Fun fact: Yankee Doodle Dandy is the state song of Connecticut.
Come Thursday, we’ll have been residents of coastal Connecticut for four months. A third of a year! The time has gone by a lot more quickly than I thought it would, but I guess that’s how things usually go. We’ve settled in pretty well, I’ll say. Looking back, it’s almost hard to believe how much I hated the idea of the move.
Tobias warmed up to our new town quicker than anyone could have guessed. His first day coming home on the school bus, (after calling for him through the doors, “Tobias! It’s your stop!”) a boy that had just gotten off said, “Tobias, this is your stop, too?!” I soon learned the two boys, who are in the same class, had bonded in the bus line over their love of all things science and their passion for making art. In world full of hockey-loving, football-watching, soccer-kicking, all-thing-sports boys, it’s great that Tobias was able to quickly meet a boy that shared his interests–who lives down the street!
One of my favorite things about the new house, other than the backyard and the wildlife I spot in it, is the 5+ acres of open space that we have to explore down our street. An off-the-leash area, it’s Laser’s very favorite thing and right up there in Tobias’ list. On my runs, I’ve stumbled upon other open space areas that vary in topography and size, and it’s been such a pleasure hiking through and exploring. Between the nearby beaches and these open areas, my nature-loving hippie side is satiated.
There’s more great things in store for our little corner of coastal Connecticut. This past Sunday, a Michael’s craft store opened it’s doors that is in walking distance to our house. I can see its sign lit up at night from my 2nd story window–it’s that close. Within weeks, a vegetarian restaurant/juice bar is opening nearby, and across the street, a health food market is being built. All in under a 5-10 minute walk! My favorite things!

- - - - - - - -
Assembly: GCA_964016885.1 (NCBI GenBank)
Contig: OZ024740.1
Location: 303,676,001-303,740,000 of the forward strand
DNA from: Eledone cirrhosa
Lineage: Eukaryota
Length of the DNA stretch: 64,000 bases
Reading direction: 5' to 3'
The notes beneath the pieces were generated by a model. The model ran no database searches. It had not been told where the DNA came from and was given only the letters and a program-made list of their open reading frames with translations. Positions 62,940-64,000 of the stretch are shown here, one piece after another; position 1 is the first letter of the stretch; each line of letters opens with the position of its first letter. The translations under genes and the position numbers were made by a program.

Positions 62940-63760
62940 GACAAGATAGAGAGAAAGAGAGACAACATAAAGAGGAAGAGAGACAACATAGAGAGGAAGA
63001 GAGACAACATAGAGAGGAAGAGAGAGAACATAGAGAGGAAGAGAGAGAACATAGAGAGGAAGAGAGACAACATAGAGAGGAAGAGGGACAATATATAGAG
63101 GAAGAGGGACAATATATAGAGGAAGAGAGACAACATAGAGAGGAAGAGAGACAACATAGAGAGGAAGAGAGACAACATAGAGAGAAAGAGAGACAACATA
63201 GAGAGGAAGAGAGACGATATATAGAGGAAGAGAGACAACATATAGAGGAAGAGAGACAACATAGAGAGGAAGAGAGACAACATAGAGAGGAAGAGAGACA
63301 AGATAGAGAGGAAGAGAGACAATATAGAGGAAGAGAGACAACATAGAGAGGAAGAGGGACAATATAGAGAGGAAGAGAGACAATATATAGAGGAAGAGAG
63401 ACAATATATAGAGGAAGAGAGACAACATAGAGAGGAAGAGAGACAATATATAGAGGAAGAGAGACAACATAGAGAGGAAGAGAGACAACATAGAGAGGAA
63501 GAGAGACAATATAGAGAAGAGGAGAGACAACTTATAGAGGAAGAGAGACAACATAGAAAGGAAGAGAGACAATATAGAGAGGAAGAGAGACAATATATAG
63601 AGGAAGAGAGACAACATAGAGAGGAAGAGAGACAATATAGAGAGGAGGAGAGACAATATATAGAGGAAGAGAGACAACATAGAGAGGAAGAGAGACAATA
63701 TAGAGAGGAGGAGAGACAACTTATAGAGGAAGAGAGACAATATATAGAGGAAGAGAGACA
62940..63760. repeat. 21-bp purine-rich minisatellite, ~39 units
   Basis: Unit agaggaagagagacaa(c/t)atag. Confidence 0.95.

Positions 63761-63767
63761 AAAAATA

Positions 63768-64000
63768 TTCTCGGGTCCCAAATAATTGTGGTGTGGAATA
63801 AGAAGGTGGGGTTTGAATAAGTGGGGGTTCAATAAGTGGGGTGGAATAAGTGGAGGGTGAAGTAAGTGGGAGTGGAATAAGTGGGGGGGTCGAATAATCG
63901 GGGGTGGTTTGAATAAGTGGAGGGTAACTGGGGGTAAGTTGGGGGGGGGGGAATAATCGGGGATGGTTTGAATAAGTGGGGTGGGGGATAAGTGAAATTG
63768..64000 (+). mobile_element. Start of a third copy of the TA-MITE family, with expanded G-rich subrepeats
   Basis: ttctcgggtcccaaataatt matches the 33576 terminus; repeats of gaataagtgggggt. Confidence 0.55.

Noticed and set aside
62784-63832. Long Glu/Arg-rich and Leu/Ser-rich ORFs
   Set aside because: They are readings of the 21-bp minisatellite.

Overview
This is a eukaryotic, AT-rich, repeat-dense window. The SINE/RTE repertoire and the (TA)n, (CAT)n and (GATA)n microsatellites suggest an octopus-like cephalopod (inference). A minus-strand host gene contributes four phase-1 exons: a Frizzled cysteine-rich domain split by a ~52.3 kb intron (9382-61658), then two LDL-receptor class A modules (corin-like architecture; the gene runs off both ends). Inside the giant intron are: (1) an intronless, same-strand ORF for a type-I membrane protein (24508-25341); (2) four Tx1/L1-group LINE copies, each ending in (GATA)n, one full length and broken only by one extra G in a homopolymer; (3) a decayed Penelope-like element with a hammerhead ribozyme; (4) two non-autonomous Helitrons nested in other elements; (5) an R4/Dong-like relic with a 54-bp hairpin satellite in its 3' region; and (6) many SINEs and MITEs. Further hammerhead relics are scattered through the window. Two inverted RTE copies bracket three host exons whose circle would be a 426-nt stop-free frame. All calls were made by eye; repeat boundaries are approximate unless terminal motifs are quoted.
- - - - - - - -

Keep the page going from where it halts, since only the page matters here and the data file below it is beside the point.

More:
One of the things I was most worried about when moving here, was not being able to meet people and that strangers would have the hardness about them that NYC is known for. I had believed, all these years, that Southern Hospitality meant that people up north lacked the kindness and considerateness I took for granted. Boy, was I wrong.
Now, it’s different in the city. In fact, the closer you get to the city, the more often you’ll come across someone who’s…well, snobby. But all-in-all, I’ve had more conversations with friendly strangers in the grocery line and the like than ever, and I’m slowly but surely finding out how to make friends in a new town.
I knew going in to the move that the worst thing would be Mark’s commute. And it has taken some getting used to for the whole family. The good thing is, we’re really carving out for quality time more than quantity. And, as spring nears and things warm up, we’re getting back into our triathlon training with better scenery than ever.
All in all, it’s been a great experience. Do I miss my family, and the friends I’ve had for over a decade? Of course. But, despite my sadness upon learning of the move, I always knew that this would be an experience worth having: the kind of out-of-my-comfort-zone, scary-as-hell, learning adventure that I’m made for.